Friday, June 19, 2015

Japanese Beetle Season

They're here, dammit.  Japanese Beetles.  I spotted this year's first beetle on Open Garden Day, and I'm finding more and more of them each day since then.  It's time to start dealing with the problem.


This is the second beetle that I found, last Monday, on a flower of 'Paul Ecke, Jr.'


Japanese Beetles exist to do only two things:  they eat and they mate to make more beetles for next year, and they can usually be found doing both things at once.  Roses are a favorite meal for them, as are the grape vines next door at Hartwood Winery.

When I do rose presentations for garden groups, my most frequently asked question is about how to deal with the annual plague of Japanese Beetles.  I don't use insecticides of any type in my garden ... and beetle control for me is a two-level process that takes a bit of effort ... I know this is a disappointment to the quick-fix type of folks.  (They tend to want a magic bullet, one-time thing.  Sorry, there's not one for these nasty pests.)

Step One is to place beetle traps.  I know what some of you are thinking ... we've been led to believe that beetle traps attract more beetles than they catch.  This may be true to some extent, but my plan is to remove as many of these nasty creatures as I can from the available pool of eligible mating partners.   The beetles that are lured to their deaths by the traps (a) won't be eating my roses and (b) aren't contributing to the population of next year's brood.

Step Two is to hand pick any beetles that I find on the roses.  I walk the garden with a small bucket of soapy water in the early morning, when it's cool and the beetles are sluggish, dropping any beetles I find into the bucket ... no beneficial insects are harmed in the process.  Later in the day, I dump the dead beetles and rinse the bucket.

If there is an up-side to this, it's that Beetle Season only lasts for a few weeks in the heat of summer when the roses aren't at their best anyway.  I do what I can to keep up with it, trimming off dead and damaged flowers and foliage.  Before I know it, the beetles and the summer heat are gone, and the roses get back to doing what they do best ... producing flowers and making me very, very happy.

12 comments:

  1. Yuck those dang things! I'd better start looking for them also. They defoliated a couple of our fruit trees in the past. Grrrrrrr. I like your method.

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    1. One of the worst plagues of Japanese Beetles I have ever seen was on a newly planted crabapple tree that we had at our former house many years ago. I tried everything I could think of to deal with them, with no success. One afternoon, in a fit of overwhelming frustration, I kicked the trunk of the tree … the tree snapped back and threw beetles all over me. The fit got worse at this point, and I dug that tree up right then and there. A neighbor saw what I was doing, and asked if she could have the tree since I was getting rid of it … I even helped her plant it in her front yard.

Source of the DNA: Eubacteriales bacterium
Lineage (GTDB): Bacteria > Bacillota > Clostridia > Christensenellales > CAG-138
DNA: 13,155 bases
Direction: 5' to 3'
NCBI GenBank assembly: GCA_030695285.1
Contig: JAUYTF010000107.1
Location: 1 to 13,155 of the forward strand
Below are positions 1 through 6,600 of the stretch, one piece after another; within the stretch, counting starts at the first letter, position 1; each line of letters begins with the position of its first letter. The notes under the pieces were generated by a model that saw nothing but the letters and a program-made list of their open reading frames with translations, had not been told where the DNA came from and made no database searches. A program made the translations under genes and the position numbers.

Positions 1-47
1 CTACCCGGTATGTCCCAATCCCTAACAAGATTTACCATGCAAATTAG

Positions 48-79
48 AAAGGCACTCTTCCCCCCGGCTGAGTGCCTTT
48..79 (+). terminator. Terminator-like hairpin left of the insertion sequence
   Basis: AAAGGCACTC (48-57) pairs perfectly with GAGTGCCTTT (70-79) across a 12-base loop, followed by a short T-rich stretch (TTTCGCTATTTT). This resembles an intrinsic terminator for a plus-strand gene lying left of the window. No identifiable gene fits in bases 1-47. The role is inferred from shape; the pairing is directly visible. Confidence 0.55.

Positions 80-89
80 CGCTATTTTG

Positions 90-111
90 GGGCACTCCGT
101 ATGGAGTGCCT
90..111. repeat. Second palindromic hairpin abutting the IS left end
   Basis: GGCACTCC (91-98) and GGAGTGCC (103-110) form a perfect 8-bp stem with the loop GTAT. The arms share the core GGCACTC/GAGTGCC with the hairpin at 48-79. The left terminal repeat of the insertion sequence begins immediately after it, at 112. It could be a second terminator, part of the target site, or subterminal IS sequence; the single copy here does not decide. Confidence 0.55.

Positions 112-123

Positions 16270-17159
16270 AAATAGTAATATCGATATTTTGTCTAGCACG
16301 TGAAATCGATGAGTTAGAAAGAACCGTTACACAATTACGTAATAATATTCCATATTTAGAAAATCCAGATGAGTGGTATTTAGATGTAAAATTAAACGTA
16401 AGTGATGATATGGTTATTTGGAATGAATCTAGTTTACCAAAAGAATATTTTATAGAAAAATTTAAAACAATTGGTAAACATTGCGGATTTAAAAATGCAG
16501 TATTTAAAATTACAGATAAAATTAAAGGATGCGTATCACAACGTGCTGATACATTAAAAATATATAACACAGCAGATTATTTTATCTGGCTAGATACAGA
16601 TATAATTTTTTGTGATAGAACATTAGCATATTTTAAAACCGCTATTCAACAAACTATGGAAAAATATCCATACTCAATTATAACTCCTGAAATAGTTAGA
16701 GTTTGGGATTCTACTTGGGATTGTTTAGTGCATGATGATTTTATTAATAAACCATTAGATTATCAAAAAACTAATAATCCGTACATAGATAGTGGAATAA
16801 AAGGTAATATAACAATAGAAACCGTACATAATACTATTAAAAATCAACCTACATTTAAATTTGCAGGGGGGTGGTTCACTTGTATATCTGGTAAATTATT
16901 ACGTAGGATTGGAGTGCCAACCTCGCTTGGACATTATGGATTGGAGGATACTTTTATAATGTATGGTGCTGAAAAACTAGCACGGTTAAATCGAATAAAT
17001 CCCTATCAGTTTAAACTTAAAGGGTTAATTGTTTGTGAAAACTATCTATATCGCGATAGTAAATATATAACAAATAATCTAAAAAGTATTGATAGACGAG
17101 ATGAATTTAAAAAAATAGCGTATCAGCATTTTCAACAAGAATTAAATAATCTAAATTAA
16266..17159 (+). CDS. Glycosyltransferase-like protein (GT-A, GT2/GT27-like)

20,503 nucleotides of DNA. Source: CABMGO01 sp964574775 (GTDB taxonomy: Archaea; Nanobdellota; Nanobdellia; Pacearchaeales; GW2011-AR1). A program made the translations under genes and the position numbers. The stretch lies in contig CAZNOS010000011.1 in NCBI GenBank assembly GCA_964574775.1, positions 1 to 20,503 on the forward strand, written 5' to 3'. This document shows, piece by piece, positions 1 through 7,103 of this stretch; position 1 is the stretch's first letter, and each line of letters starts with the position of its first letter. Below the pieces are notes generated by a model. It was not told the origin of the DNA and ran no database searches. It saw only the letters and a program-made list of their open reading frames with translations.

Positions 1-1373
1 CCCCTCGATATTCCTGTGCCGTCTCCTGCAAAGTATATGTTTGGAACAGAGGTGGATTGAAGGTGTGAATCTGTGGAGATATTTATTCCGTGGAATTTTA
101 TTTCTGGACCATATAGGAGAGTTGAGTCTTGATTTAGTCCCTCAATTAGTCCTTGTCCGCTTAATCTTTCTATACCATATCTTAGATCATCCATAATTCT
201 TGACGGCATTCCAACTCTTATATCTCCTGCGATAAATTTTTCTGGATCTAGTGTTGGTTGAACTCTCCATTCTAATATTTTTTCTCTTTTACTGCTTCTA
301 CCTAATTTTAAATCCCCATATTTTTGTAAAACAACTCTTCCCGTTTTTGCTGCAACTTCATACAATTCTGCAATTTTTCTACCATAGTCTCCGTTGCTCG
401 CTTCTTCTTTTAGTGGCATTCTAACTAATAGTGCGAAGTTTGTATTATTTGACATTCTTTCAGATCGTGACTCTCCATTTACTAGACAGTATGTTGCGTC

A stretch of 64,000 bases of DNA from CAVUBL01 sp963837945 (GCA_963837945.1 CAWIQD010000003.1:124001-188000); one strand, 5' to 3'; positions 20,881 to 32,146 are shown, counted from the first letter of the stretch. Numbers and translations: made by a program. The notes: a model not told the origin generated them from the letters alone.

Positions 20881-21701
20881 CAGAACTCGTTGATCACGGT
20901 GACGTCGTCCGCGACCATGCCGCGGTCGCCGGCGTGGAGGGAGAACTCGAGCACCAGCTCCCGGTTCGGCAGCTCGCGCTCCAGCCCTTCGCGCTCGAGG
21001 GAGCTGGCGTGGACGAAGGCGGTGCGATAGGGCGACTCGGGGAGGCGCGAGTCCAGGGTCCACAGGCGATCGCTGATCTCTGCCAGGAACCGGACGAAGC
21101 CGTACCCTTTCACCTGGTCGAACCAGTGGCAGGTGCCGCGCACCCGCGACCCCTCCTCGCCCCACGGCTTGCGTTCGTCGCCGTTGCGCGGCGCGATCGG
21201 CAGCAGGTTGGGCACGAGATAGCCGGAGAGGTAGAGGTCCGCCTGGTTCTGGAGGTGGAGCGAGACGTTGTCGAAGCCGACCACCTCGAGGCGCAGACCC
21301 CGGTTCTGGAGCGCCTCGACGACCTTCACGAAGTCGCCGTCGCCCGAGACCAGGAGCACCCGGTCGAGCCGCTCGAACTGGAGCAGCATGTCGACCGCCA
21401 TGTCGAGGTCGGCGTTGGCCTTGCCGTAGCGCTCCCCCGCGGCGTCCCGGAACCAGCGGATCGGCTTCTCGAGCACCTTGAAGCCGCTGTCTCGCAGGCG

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  2. I have often wondered...if you would hang those traps by a grouping away from your gardens if they would lure the beetles to their death away from your roses....I do not know enough about the beetles or traps. Blessings, xoxo, Susie

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    1. That's exactly what I do with the traps! I hang them well away from the garden, to attract them away from the roses as much as possible.

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  3. "They're here, dammit" is usually what I say about rabbits. I am overrun with them this year. I planted a climbing rose this year, and they have just demolished it. While it's still alive and now fenced, it's essentially given up an entire season's growth to those ravenous beasts. I don't really care for people who think baby bunnies are cute. They are terrible little monsters.

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    1. I had a plague of rabbits two years ago. I had planted a bunch of baby roses, and the rabbits killed at least two of them by nibbling them all the way to the ground. Now, to be safe, I put chicken wire cages around new roses to keep the bunnies away from them.

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  4. I had Japanese Beetle problem a while back. They seemed to all live in my dying Weeping Willow tree.
    Now that it's been cut down and outta here, I haven't seen any more.
    Fingers crossed!
    But at least I now know what to do if they return.
    ;)

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    1. You just reminded me of why I won't plant Pussy Willow, even though I love them ... Beetles! I had a friend years ago who would share clippings of her Pussy Willow with me every year in the early spring, and they would bloom and be beautiful in the vase in the house. Because the beetles loved the plant in her garden, I always resisted the urge to plant one of my own.

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  5. You're dealing with Japanese beetles and I'm dealing with June bugs! I hate when those things get in the house!

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    1. Summer brings each of us our own individual, regional trials and plagues.

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  6. At my last job, one of the things I had great pleasure in doing was traipsing through the rose beds with my bucket of soapy water in-hand in which to knock the Japanese beetles into. It was very satisfying.

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    1. Japanese Beetles are one of the few things that I can kill with a completely clear conscience … some others are ticks, fleas, and flies.

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